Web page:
The PhD Summer Academy for PhD students is a 2 weeks intense period of learning for PhD students, debating, and discovering the fundamental concepts and recent trends in supply chain management, in addition to meeting future colleagues and having a great time in Zaragoza, Spain. Apply Now!
The 13th edition of the PhD Summer Academy in Logistics and Supply Chain Management will take place from 8 to 19 June, 2020 at ZLC Campus in Zaragoza, Spain.
Last year’s professors and subjects were:
Kuehne Logistics University
Operations and Logistics in Fragmented Grocery Retail
University of Texas at Dallas
Behavioral Operations Management
Karlsruhe Institute of Technology
Health Care Logistics
Georgia Institute of Technology
Circular Economy Models and Applications
Professors from past editions of the PhD Summer Academy added the following:
"The MIT-ZLC PhD Summer Academy program gave me the tools and skills to better tackle down my PhD studies. This program has given me the opportunity to enrich my academic and work experience with the interaction of peers in the Supply Chain Management from different parts of the world, the lecturers from respected professors in their field, and the opportunity of living in Zaragoza, the MIT experience has been a dream that certainly exceeded my expectations. I do recommend this program to supply chain Ph.D. candidates, as it will allow them to improve their expertise in research and expand their networking"
Lineth Rodríguez, Panama
PhD Candidate at Ecole Centrale Nantes
In addition to being introduced to different topics in the field by a group of distinguished professors, it is a great opportunity to meet doctoral students from different institutions and exchange ideas. Although we expect applicants to come from different institutions, countries and backgrounds, the one common denominator is excellence. Applicants are selected to be part of a discussion forum made up of outstanding scholars in the area of logistics and supply chain management.
The PhD Summer Academy 2020 program is administered under the MIT-Zaragoza International Logistics Program, one of the select MIT educational and research partnerships. Upon completion of all courses to which you have enrolled, you will be awarded a certificate stating that you have completed a PhD summer course under the MIT- Zaragoza Program.
Dates: 18, 19, 21 June
In most developing markets, the dominant grocery retail channel is a dense network of millions of mom-and-pop stores. These nano stores (Fransoo et al., 2017) display interesting operations, logistics, and commercial characteristics that render it into a very relevant field of study, with academic work in this field now rapidly developing. In the developed world, however, we also see an increasing fragmentation of grocery retail, with large hypermarkets under pressure of declining market shares and convenience stores, hard discounters and online grocery services growing fast. Moreover, in the most advanced markets, the distinction between the foodservice market (like restaurants) and the grocery retail market appears to become blurred.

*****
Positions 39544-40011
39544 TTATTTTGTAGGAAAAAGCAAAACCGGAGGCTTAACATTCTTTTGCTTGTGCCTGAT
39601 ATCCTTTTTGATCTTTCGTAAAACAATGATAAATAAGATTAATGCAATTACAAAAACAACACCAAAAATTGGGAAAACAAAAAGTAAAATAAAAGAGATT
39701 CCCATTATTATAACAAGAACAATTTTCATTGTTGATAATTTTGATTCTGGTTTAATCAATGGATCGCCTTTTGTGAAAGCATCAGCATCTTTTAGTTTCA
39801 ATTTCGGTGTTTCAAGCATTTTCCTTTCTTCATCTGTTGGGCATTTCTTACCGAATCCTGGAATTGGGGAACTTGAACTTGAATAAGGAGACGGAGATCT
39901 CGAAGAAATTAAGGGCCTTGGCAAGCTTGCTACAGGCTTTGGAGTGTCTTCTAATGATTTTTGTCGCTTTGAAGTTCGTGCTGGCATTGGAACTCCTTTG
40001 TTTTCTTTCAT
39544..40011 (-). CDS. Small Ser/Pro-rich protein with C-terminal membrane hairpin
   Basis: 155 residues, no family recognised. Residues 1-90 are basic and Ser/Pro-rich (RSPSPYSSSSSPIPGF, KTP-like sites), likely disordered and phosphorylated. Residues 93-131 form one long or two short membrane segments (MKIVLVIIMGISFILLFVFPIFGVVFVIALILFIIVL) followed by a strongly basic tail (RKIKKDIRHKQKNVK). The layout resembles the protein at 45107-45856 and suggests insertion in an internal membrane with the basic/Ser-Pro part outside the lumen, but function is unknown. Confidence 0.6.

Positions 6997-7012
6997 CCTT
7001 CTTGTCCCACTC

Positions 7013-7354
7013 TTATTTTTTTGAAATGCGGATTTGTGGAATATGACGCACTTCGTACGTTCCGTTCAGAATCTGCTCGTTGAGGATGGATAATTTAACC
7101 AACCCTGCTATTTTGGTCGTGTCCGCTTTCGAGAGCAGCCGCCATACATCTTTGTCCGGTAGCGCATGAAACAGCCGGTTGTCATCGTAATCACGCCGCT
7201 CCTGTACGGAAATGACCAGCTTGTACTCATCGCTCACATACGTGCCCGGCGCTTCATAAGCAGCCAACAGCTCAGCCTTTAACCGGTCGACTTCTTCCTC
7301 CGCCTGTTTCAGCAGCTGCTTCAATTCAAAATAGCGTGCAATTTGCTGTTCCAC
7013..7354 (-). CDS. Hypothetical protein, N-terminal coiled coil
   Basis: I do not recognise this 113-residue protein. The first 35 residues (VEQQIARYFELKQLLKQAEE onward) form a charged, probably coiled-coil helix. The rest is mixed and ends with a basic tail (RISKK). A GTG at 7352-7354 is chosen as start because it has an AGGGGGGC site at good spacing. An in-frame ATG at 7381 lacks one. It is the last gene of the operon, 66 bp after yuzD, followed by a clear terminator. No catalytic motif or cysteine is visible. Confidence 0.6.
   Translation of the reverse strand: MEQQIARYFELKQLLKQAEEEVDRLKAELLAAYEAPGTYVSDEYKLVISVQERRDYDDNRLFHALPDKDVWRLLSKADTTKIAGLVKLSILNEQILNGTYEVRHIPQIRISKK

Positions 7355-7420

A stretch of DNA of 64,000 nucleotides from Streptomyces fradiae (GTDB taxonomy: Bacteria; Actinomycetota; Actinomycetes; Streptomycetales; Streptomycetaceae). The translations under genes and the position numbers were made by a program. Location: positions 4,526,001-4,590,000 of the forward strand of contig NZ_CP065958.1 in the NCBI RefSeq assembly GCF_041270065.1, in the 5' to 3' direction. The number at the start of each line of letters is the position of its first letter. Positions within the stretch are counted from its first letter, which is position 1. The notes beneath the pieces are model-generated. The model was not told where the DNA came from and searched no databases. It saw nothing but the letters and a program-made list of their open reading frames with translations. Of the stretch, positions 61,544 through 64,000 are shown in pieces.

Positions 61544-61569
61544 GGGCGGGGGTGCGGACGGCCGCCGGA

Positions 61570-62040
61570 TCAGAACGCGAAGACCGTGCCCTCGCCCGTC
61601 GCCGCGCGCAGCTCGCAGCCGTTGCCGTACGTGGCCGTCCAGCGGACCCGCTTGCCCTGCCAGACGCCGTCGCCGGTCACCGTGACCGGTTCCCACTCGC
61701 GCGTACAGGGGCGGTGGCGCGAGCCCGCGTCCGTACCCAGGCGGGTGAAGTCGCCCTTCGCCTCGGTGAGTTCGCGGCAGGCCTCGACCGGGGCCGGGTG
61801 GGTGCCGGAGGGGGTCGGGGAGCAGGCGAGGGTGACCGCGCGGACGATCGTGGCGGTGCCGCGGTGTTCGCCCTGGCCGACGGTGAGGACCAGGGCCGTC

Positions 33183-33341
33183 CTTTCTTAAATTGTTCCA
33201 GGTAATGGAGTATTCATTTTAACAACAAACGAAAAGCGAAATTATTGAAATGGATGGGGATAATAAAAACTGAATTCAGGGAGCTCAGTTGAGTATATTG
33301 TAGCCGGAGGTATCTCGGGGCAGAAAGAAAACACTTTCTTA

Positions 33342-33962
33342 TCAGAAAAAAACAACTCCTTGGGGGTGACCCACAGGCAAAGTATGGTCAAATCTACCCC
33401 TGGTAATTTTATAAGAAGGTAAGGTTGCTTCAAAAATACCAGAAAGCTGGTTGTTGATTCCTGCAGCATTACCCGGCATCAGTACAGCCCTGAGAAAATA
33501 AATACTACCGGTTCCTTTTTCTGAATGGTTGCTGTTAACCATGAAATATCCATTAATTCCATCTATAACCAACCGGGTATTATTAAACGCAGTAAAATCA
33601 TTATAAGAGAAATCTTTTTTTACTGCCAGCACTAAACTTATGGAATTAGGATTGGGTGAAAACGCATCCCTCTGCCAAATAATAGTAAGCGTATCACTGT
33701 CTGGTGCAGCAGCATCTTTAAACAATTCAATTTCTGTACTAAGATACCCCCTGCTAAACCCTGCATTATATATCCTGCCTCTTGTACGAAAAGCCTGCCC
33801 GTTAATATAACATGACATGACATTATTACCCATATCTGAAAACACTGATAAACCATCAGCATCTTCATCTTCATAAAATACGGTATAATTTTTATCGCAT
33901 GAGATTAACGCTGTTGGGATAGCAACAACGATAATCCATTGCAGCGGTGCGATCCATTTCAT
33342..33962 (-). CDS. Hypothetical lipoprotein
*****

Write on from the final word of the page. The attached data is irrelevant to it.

In this course, Professor Fransoo outlines the major characteristics of the nano stores channel, with an emphasis on novel research results from developing markets. In class, we identify research opportunities in this exciting field, and build on the insights of novel players in developing markets like GoJek and JD.com to understand the operations and logistics implications for the fragmentation in developed markets.
Professor Fransoo initiates the discussion, but students in the course are expected to actively take part in identifying and understanding underlying trends in grocery retail to develop perspectives on long-term impactful research questions and domains.
Dates: 18, 19, 21 June
Much of the modern research in operations management uses stylized models to gain insights into how production, distribution, and service systems operate. These models typically assume that human decision-makers are fully rational expected-profit maximizers. But real decision-makers sometimes care about goals other than profit maximizations, are subject to behavioral biases, and are not very good at optimization, especially when uncertainty is involved. This course provides an introduction to the area of Behavioral Operations Management (BOM). The goals of BOM are to better understand how human decision makers affect performance or complex systems, identify ways in which human decision-makers systematically deviate from fully rational expected-profit maximizing behavior, and extend our models to account for such systematic deviations. Some of the topics covered include an introduction to using laboratory experiments with human subjects in operations, individual decisions, inventory management, and supply chain contracts. The main goal of the course is to expose students to behavioral research and gain a deeper understanding of how to incorporate behavioral regularities into operations models so as to make these models behaviorally robust. The course uses a seminar format. Each session there readings are assigned to be discussed and critiqued as well as hands-on demonstrations of behavioral experiments.